Syria and Kenya: Why Western Intervention Isn’t the Way Forward
When the dust finally settles on the pages and when the retrospective questions start to be asked, one will always stand out: Where was Western intervention? Yet, the only question I find myself asking is whether or not it is right for us to intervene in crises such as the Kenyan Mall Massacre or the recent Syrian crisis.
It is globally known that the West is and has ever been a dominating force, politically and militarily. The American and UK alliance bring a force to the table which has the influence and power to substantially affect the world, be that in a positive way or otherwise. Of late the recent crisis in Syria was immediately sought to be rectified via military means. Some argue that this is the only way to intervene when large-scale violence is present; others that it was entirely and erroneously impulsive and a solution without putting ‘boots on the ground’ was wholly possible.
The West has a history of putting their proverbial noses into other countries’ business and quite often on the premise of a humanitarian urgency; WMDs in Iraq; the need to overthrow tyrants; the acquisition of oil; innocents being murdered.
Ultimately, Syria is a warzone, and when the West throws its weight around the only thing they’re telling the world is that they’re still in charge; their colonial heritage has not been left behind but lives on through their constant need to try and fix the world. Yet it is down to the simple fact that Syria is a warzone that we should not, and are not, becoming involved via militarisation.
The people of the United Kingdom do not want to send more of their countrymen and women off to another war which we shouldn’t be involved in. I believe it is a country’s right, whether or not the world sees it at the moment, to face domestic problems and overcome them. For a country to better itself and stand without the crutches provided by the ever-interfering West it must first find ways of overcoming obstacles and thus prosper and grow as a country. It was a proud day for democracy when the motion for action on Syria was rebuffed.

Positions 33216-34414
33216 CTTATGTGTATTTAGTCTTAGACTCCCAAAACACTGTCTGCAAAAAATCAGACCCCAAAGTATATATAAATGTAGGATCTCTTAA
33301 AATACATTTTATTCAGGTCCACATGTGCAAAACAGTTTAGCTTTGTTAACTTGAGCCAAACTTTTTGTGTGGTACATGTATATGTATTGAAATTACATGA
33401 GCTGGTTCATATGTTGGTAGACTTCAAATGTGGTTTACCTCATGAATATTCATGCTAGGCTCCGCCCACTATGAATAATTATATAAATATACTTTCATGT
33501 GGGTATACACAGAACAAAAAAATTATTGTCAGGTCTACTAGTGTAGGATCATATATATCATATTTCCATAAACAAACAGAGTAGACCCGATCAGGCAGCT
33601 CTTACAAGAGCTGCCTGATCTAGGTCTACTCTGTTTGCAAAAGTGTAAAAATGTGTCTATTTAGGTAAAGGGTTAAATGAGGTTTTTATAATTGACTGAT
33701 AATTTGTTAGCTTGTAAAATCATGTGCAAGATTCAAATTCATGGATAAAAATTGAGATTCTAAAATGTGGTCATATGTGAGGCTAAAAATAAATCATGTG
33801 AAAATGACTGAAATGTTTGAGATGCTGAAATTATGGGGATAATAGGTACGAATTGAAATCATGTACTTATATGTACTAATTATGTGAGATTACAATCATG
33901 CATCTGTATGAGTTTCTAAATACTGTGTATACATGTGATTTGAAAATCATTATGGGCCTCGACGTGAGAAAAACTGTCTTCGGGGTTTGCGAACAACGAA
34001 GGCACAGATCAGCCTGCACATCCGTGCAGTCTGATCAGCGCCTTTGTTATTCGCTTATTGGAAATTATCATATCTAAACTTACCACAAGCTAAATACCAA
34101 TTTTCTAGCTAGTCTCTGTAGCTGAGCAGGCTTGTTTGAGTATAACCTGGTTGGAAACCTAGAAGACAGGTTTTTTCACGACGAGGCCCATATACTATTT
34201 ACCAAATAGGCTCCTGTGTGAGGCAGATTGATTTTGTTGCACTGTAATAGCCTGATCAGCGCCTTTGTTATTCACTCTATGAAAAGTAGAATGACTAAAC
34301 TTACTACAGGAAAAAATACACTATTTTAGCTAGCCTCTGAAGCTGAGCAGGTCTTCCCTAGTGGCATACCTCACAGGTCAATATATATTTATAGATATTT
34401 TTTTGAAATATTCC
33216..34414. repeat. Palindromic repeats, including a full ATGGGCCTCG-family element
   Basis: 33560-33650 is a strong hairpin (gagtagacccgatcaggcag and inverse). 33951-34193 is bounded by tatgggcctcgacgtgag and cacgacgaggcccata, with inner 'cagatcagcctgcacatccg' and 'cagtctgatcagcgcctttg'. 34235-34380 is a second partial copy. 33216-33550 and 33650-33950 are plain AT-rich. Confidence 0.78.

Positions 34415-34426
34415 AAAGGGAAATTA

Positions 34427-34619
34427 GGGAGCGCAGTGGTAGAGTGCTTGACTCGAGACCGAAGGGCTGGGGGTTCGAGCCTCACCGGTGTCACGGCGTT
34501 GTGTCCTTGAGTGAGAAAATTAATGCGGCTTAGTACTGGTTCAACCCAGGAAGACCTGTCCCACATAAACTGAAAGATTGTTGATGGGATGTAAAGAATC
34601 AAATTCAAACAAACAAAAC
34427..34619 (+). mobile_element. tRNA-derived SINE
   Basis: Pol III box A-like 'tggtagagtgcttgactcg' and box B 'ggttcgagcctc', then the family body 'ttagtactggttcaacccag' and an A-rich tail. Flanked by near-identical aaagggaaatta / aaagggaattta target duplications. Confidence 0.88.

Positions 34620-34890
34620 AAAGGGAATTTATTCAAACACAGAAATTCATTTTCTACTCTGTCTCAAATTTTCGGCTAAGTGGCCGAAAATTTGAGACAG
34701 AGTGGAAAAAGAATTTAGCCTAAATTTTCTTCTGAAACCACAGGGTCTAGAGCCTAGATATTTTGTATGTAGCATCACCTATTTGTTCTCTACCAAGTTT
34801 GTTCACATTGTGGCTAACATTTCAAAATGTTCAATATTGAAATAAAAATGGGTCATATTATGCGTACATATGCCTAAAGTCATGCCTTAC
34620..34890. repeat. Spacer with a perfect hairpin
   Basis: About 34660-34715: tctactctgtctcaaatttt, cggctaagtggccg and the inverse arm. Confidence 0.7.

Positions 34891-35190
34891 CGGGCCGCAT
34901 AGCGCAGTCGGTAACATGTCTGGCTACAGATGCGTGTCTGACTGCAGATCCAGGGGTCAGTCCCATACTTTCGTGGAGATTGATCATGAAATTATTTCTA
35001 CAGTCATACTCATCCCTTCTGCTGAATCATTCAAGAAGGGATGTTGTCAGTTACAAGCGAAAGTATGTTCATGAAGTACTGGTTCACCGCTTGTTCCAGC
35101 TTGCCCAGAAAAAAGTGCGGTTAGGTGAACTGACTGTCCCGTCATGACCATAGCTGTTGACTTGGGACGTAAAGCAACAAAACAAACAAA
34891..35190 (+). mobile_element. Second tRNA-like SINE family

Kenya is not a war zone. Contrary to an Al-Shabaab leader declaring that they will consider Kenya as such until Kenyan troops have been removed from southern Somalia, the West should not treat it as a war zone. We should remind ourselves of the genocide committed in Rwanda in 1994 when Hutus began slaughtering members of the Tutsis tribe as the world stood by and watched for 100 days. It is a haunting reminder of the sheer velocity of violence which could have been reduced had the world, in particular the UN, acted faster.
With the recent threats made by members of Al-Shabaab and the horrific backing-up of those threats in the Westgate Mall massacre, maybe it is time for the UN to intervene in a way which reduces the possibility of starting a war and ultimately aims to end the strife peacefully.
The West does not have all the answers and never will, but when the time comes in the future, when questions about what we did to help the world are asked of us, what will we say? That we didn’t learn from our past? That our only way to help people was via military means? We are not nearly as evolved, nor as civilised as we think, if the only solution we have to offer counties during times of crisis is our military backing.
With the Kenyan crisis it is not a question of what the West can do, rather, what the UN can do, lest we repeat our previous omissions.